In the Kitchen
Baker extraordinaire Julie Clark hopes to conquer our fear of making pastry at home, concerned that the technique is becoming a lost art.
Co-owner of Floriditas restaurant in Cuba St, the chef and baker is holding pastry-making classes during Visa Wellington on a Plate, which have sold out with waiting lists.
Clark will show 48 participants how to make sweet, short, choux and puff pastries, along with a range of baking techniques.
"Our grandmothers would have been good at baking pastry and it was something they learned as part of running a home," she says.
"A home was like a small business, but those skills have moved away and now we have women who are working and trying to run a streamlined version of feeding people and running a home."
Clark's bakery is located behind her popular restaurant and it's where her team of bakers make Floriditas cakes, slice and biscuits, which are sold at Moore Wilson's and in her restaurant, along with desserts and counter food.
All Floriditas baking products are made with free-range eggs, no preservatives, good-quality flour and seasonal fruit.
"If you follow a small version of our recipe, it's what you can make at home," she says. "One of the problems with bought pastry is that the list of chemicals in it is astounding. There are improvers and preservatives and colours. It's also cheaper to make your own, but people often feel scared to make it."
Clark grew up on a farm near Whanganui where she became cook of the household, freeing up her seamstress mother to make the family's clothes.
She studied at Auckland's Cordon Bleu cooking school in the 1980s, worked for Jo Seagar, and spent time cooking and travelling in London and Europe, before returning here with her husband, James Pedersen.
Her Wellington culinary career began with the launch of delicatessen Clarks Food Merchants in Roseneath, before the couple began to run the Wellington Library eatery, Clarks Cafe. When they took over Anise Cafe and eventually relaunched it as Floriditas, Clark remembers that the only foodie drawcards in Cuba St were Olive Cafe and Logan Brown.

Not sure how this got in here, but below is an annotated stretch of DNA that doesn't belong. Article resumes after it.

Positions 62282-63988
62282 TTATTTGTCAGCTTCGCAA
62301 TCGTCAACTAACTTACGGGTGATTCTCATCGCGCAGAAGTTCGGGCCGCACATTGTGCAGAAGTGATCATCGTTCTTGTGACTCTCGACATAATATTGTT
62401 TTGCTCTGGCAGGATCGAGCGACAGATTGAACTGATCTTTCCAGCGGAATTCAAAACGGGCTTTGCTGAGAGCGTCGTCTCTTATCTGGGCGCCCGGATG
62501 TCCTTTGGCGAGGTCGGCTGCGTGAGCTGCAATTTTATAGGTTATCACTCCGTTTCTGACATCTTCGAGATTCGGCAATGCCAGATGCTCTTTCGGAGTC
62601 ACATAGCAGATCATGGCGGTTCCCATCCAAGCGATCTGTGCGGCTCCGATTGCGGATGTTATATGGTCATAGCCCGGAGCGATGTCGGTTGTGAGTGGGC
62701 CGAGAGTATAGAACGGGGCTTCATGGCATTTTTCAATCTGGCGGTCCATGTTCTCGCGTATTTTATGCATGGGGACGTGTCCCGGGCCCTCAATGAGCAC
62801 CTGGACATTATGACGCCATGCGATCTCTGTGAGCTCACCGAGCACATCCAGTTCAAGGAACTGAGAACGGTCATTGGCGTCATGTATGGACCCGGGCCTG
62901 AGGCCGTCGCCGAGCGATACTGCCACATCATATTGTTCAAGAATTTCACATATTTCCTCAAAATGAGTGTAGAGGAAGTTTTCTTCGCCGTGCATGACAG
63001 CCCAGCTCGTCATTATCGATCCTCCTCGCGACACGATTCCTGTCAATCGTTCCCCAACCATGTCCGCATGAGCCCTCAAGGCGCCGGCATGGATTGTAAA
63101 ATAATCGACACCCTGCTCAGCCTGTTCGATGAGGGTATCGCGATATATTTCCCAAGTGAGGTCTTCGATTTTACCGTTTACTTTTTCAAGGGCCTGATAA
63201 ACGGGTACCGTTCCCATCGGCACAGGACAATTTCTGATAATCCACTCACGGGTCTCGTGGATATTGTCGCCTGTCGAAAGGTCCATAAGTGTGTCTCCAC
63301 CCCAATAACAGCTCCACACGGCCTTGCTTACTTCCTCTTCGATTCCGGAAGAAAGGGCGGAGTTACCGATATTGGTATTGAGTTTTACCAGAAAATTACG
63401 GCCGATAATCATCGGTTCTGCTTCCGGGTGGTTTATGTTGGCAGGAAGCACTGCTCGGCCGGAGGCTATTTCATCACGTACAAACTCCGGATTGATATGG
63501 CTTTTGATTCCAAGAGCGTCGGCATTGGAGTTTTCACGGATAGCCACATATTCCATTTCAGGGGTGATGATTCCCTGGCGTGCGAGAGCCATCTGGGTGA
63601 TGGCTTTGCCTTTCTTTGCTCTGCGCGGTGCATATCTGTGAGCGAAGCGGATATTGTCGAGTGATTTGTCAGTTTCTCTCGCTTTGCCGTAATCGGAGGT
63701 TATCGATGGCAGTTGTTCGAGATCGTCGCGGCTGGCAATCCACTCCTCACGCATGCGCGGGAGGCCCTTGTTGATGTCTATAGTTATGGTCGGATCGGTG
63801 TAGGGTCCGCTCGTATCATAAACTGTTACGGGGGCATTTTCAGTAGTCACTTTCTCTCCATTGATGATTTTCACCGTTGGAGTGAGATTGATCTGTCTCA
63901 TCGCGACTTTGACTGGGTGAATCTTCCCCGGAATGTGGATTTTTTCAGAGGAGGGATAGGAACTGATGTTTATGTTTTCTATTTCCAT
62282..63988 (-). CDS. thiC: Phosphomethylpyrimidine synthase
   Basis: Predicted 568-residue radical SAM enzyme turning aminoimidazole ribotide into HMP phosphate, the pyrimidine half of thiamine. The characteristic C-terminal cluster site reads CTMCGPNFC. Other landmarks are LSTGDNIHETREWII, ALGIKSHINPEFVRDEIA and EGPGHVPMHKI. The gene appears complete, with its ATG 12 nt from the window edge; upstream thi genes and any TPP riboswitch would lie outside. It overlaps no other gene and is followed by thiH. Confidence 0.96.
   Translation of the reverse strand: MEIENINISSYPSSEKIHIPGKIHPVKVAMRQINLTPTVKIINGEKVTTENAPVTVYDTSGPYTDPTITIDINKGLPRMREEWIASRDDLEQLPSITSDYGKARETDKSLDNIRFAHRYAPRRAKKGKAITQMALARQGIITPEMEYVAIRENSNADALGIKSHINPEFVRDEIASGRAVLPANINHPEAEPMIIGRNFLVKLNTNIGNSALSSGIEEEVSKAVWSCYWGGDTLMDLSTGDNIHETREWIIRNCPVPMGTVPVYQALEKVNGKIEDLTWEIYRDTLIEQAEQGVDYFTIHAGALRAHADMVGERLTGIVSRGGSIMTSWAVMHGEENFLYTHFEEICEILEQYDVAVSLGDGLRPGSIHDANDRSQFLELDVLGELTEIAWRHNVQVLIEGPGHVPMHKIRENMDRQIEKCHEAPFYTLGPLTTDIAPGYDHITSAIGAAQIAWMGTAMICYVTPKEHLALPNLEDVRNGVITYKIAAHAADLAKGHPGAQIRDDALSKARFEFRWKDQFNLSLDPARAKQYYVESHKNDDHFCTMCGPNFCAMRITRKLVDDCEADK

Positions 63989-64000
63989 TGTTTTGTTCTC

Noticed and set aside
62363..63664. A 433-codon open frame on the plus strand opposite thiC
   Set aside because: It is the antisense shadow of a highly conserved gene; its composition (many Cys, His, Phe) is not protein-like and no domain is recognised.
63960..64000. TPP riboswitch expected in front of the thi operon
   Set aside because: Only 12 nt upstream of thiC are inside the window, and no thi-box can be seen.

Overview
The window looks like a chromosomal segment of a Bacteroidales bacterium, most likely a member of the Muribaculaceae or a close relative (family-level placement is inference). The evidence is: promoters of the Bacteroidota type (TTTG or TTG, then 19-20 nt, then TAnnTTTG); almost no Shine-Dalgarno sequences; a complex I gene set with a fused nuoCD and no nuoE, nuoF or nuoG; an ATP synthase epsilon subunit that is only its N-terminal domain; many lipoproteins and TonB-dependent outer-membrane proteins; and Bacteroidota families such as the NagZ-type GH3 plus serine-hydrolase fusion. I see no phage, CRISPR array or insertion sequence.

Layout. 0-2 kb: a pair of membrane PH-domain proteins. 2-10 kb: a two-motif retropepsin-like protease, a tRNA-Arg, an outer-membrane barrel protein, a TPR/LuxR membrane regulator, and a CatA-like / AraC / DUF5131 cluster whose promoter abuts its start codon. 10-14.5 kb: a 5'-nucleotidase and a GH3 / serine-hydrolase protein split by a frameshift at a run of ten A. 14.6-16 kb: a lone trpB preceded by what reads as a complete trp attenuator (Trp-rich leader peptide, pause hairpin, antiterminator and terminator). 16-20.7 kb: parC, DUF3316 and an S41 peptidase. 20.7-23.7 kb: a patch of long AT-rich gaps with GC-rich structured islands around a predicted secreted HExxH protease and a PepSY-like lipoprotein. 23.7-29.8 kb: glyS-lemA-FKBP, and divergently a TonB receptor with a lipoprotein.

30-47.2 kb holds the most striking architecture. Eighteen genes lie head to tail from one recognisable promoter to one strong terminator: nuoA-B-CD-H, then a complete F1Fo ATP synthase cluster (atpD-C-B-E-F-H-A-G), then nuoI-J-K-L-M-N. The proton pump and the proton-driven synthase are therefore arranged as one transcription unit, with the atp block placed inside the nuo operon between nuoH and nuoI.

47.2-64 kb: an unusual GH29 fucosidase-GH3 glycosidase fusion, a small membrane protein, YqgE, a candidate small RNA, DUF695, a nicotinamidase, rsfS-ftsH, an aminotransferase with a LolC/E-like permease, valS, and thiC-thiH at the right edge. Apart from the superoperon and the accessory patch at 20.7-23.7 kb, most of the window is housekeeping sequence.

"Within six months to a year of us arriving, it all started to change and the food district moved away from Allan and Blair streets to Cuba St. Now you can get almost anything, from a curry to tapas to fine dining."
JULIE CLARK'S CHOUX PASTRY
Choux pastry is light and crisp, used for both sweet and savoury foods. It has a high water content, which gives the the pastry its lift.
Makes 10 to 15 eclair shells or 15 to 20 cream-puff shells.
100g butter, diced
3 large eggs (4 small), at room temperature
Lightly grease a large baking tray and sprinkle with water.
Put the rack in the lower third of the oven and pre-heat to 220C. The oven needs to be at temperature when the choux goes in.
Sift and weigh the flour and place handy to the stove. Combine the water, butter and salt in a heavy-bottomed saucepan and place it over a medium heat.
Stir until the butter is melted completely, then bring to a rapid boil. Once the melted butter and water mix comes to the boil, add all the flour at once and beat with a wooden spoon over the heat.
Beat until the dough forms a ball and pulls away from the side of the pot. Once you have a ball, keep cooking and stirring until a film develops on the base of the pan. Time this for one minute.
Transfer the dough to the bowl of a standing mixer or mixing bowl. Allow the dough to cool for five minutes before adding the eggs.
Mix the eggs with a folk to break them up. Add the eggs bit by bit, beating until the dough is stiff enough to hold a peak (you may not need all the egg). Fit a large pastry bag with a decorating tip or use wet spoons for free form.
Bake the choux pastry in the preheated oven for 10 minutes.
Lower the temperature to 180C and cook for a further 20 minutes, or less if you have made the choux smaller.
Remove from the tray and make a hole with the point of a knife in the side or base of the pastry. This lets out the steam.
Cool completely on a cake rack then fill and top as you choose.
JULIE CLARK'S TOP PASTRY TIPS
1. Sift the flour before measuring. Sifting allows the liquid to incorporate more easily into the pastry.
2. Some recipes contain sugar, which adds flavour and makes the pastry brown more quickly.
3. Eggs need to be at room temperature.
4. Eggs need to be incorporated until the dough is stiff enough to hold a peak when the spoon is removed.
5. Salt in the recipe keeps the choux from cracking.
6. The oven needs to be at correct temperature before putting in the choux.
- © Fairfax NZ News